Such figures are a testament to the quality of India’s healthcare system. It is severely under-resourced but whatever is there – is not of bad quality. That is everything in a pandemic situation. No country in the world has a healthcare system to cater to 100% of its population with the same degree of attention and excellence. Health has hardly ever been a priority to most countries. Therefore, what is, and has forever been, more important is how well whatever system there is – can perform.

At once, India has also been testing in gargantuan numbers, logging 1.75 million tests a day on average. Any review of infectious diseases control playbooks of any make will tell you that mass testing (and following isolation of detected cases) is the most sure way forward. On this count, India is doing well. Similarly, this Saturday, India crossed 140 million Covid vaccine doses administered to its citizens (all for free, by the way!). Achieved in a rather short period of 99 days, this is faster than both the US and China, the only two countries in the world that have inoculated more people than India. The 140 million inoculations come to around 10% of India’s huge 1.4 billion population. Though, a small fraction of these are two-dose or ‘full’ inoculations. Yet, what is important here is that India is continuing to administer more than two million doses per day for several weeks now and the 10% with a single dose in their bodies will be receiving their second dose over the next three weeks.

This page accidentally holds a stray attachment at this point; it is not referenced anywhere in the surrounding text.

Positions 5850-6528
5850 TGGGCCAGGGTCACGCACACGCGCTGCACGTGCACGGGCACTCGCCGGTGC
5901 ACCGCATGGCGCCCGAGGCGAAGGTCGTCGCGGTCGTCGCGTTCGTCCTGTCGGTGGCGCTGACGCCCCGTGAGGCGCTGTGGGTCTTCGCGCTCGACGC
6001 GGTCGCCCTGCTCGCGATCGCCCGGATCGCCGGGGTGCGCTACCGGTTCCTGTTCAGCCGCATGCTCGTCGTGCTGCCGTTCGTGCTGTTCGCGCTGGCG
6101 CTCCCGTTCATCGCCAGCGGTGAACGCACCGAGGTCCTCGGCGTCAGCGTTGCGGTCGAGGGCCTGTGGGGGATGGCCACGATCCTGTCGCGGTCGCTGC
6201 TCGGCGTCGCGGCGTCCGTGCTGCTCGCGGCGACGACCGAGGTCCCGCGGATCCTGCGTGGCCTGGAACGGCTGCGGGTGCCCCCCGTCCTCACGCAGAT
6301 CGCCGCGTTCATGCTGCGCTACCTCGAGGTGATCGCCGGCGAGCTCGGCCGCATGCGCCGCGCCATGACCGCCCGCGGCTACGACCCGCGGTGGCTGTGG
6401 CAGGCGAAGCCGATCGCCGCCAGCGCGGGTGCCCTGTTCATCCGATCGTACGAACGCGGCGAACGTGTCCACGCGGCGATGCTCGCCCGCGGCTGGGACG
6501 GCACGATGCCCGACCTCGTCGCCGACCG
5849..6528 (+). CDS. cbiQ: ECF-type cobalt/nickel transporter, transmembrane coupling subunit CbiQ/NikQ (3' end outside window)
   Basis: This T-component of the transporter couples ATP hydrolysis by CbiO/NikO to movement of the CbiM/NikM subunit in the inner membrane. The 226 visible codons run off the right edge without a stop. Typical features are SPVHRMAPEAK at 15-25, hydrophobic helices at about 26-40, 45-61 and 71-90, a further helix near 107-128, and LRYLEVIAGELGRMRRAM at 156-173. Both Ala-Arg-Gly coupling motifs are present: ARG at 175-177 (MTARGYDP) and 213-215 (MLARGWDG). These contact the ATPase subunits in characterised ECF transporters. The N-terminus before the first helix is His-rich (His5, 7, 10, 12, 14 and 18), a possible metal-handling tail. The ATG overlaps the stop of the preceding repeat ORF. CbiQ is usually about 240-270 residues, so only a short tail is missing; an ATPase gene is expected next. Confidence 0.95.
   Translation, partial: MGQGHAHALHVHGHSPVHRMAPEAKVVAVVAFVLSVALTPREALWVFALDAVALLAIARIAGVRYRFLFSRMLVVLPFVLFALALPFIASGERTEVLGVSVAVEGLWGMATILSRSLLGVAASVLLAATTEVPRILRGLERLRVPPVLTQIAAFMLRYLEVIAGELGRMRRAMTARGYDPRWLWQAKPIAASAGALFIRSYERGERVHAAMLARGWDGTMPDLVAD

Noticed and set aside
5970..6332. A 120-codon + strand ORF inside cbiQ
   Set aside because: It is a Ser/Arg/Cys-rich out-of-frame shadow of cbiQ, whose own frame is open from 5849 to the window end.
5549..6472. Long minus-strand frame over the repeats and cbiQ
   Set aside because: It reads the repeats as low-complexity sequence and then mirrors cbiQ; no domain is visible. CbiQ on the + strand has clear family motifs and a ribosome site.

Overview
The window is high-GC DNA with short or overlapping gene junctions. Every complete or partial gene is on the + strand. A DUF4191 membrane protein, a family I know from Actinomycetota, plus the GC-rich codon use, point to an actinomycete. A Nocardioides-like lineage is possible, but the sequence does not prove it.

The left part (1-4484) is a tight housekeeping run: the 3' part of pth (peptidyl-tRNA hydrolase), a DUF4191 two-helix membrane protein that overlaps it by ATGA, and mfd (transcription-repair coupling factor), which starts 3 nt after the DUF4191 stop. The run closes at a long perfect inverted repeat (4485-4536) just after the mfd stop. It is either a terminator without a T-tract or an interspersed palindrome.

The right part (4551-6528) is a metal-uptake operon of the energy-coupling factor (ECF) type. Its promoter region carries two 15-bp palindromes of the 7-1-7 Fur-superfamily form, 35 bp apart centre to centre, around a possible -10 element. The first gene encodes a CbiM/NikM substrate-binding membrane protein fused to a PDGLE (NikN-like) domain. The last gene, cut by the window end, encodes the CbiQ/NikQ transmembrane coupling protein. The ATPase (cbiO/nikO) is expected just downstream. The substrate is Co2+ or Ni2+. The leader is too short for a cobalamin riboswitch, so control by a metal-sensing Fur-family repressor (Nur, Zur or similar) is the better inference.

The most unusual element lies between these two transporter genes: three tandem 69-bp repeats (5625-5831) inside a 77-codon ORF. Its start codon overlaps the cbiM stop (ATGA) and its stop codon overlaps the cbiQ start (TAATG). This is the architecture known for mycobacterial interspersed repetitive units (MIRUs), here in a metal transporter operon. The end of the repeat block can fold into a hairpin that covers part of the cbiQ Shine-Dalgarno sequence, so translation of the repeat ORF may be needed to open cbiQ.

What this means is that with millions recovering and developing natural immunity; with wide-scale testing; and, with mass immunizations, it is only a matter of time before the Covid epidemic in India will begin to reduce in intensity. The 10% population that will be fully vaccinated within the next three weeks, with millions more partially vaccinated being added daily, the epidemic will soon begin an accelerating nosedive. This is not my opinion. This is not Mr. Narendra Modi’s propaganda. This is just plain science. We know already that after a country achieves 10% fully vaccinated population, it begins to reap benefits. India is almost there. It needs just three more weeks to hit critical mass. Will Covid go away in three weeks? Of course not. However, the doomsday scenario of today definitely will.